RootsTech 2014

Some people eat, sleep and chew gum, I do genealogy and write...

Thursday, December 24, 2009

Privacy, Identity Theft and Genealogy -- Privacy worries

Review:

In the last two posts I have discussed identity theft and privacy, two concerns of genealogists working with today's interconnected technology. Privacy is a difficult topic because there are so many aspects to the issue, from personal privacy in daily life, to whether or not banks and other financial institutions can see your personal financial records. Genealogists research families and therefore often encounter personal, private, sensitive topics and information. The main question is how or when is it appropriate to use this private information?

Privacy -- more than Social Security numbers

Whether your great-grandmother had a child out of wedlock or was institutionalized for mental illness may be a sensitive family issue, but has nothing to do with privacy or privacy laws. With some few exceptions, even in Canada with its laws like Personal Information Protection and Electronic Documents Act (PIPEDA) recognizes that sensitive personal information about a deceased individual diminishes over time and protection ends when an individual has been dead for at least 20 years or the information is in a record over 100 years old. As disturbing as it may be to family members, old dead people have no privacy.

Also, privacy acts and statutes generally do not apply to information that is available to the public through normal communication channels, for example, public court records, recorded land records, addresses, telephone numbers, and many other types of information.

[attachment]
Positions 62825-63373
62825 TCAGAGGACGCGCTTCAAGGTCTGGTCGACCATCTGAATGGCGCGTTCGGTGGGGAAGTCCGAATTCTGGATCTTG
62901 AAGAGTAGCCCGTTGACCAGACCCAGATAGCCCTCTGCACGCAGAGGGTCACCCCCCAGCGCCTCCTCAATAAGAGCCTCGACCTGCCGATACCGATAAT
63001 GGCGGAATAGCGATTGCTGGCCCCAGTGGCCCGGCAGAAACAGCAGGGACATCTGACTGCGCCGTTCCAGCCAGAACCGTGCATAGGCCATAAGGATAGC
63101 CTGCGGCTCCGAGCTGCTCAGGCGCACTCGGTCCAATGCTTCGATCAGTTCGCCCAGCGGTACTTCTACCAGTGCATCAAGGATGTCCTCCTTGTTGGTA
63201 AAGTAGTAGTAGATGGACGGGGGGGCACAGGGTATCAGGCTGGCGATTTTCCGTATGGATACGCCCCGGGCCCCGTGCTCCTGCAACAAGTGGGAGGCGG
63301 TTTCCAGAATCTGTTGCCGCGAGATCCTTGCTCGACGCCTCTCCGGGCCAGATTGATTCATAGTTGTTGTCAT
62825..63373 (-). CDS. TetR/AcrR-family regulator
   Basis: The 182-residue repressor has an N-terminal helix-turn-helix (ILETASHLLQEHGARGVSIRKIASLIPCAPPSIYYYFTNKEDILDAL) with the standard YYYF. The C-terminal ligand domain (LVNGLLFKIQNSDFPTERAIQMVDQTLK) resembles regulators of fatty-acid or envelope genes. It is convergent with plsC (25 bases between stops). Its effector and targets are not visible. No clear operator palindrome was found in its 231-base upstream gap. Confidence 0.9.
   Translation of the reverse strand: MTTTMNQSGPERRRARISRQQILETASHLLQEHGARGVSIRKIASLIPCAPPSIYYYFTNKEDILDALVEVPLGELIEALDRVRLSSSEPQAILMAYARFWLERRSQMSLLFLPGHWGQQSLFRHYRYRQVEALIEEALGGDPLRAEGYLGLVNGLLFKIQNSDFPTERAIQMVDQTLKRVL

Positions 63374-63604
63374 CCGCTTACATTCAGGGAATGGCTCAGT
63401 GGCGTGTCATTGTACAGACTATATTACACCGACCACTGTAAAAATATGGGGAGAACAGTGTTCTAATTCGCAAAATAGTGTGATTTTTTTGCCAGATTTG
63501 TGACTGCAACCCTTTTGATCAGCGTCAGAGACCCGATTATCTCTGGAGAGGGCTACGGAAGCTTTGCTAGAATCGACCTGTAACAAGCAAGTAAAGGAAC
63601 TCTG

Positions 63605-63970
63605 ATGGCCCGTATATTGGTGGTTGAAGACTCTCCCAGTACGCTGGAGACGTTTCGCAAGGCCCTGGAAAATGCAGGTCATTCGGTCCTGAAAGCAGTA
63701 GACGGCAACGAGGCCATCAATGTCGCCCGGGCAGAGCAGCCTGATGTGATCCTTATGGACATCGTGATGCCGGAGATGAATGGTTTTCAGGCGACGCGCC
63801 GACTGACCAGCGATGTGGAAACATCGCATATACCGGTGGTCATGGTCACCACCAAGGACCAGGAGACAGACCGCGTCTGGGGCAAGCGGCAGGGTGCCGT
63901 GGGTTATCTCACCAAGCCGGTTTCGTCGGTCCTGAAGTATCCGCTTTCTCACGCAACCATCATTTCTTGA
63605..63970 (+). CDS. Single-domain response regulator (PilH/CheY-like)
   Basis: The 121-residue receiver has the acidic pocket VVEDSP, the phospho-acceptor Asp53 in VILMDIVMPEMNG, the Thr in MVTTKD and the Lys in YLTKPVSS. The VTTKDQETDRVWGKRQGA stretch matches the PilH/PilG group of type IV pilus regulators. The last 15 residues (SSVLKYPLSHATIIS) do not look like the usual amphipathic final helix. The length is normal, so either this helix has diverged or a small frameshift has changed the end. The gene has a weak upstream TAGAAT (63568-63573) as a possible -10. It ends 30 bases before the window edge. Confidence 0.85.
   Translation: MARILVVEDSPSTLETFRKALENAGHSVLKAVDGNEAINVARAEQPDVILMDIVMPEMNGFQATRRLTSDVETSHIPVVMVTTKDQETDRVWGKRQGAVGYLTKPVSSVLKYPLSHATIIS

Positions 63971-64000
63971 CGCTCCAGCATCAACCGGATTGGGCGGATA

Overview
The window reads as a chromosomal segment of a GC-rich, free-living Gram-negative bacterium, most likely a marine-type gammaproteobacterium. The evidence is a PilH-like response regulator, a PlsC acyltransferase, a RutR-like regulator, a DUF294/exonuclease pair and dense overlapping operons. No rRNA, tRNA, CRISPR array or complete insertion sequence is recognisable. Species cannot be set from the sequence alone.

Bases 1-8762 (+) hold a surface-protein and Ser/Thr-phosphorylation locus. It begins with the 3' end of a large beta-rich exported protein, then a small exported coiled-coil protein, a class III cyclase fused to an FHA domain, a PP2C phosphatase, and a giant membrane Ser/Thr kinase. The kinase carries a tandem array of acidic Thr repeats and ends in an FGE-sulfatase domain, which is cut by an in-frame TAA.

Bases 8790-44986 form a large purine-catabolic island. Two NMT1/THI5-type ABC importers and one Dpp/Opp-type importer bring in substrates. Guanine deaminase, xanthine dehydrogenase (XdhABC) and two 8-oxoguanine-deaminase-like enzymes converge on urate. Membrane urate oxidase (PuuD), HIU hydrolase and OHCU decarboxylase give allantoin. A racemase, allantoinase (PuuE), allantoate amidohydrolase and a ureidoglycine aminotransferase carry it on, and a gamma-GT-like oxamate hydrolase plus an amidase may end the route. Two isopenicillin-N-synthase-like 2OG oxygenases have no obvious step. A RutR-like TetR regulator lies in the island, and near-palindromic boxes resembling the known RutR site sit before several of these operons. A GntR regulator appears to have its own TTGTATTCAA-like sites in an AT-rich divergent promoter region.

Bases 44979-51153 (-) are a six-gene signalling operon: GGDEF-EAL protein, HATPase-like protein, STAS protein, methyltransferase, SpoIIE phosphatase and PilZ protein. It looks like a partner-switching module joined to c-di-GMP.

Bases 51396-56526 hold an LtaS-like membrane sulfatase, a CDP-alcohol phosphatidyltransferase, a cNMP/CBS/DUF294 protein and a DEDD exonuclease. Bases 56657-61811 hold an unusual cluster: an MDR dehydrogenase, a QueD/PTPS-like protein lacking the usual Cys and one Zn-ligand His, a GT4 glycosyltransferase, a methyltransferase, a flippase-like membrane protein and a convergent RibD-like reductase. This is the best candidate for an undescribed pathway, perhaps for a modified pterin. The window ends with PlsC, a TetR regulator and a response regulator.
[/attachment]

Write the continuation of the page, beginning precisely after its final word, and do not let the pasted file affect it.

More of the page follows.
So, where do genealogists come into this picture? Almost all currently sold genealogy programs have a filtering capability to limit the information that is shared about living people. It is not wise to share sensitive, personal information about living people in any event. From a practical standpoint, they are still around to complain. From a realistic standpoint, there is a distinct possibility of violating some law or regulation.

Now, let's look at the commonly used family group record. Is there anything remotely "private" about the information contained on that type of sheet? The answer is not usually. Birth, death, baptism or christening, and marriage information can be obtained from public records, for the most part, and cannot be considered private. However, there are exceptions, such as adoption records. The real issue is availability. What kinds of information is readily available and where can I go to obtain that information?

Most people I talk to about this subject are shocked to learn that almost all of the information they deem private is readily available from public sources on the Internet. Let me give you a few examples:

Let's start with Accurint a fee based LexisNexis company. The key features include
  • People Search… locates neighbors, associates and
  • possible relatives.
  • Phones Plus... track down phone numbers not typically available to increase your chances of finding your subject. Access over 268 Million non-directory assistance records, including cell phone numbers.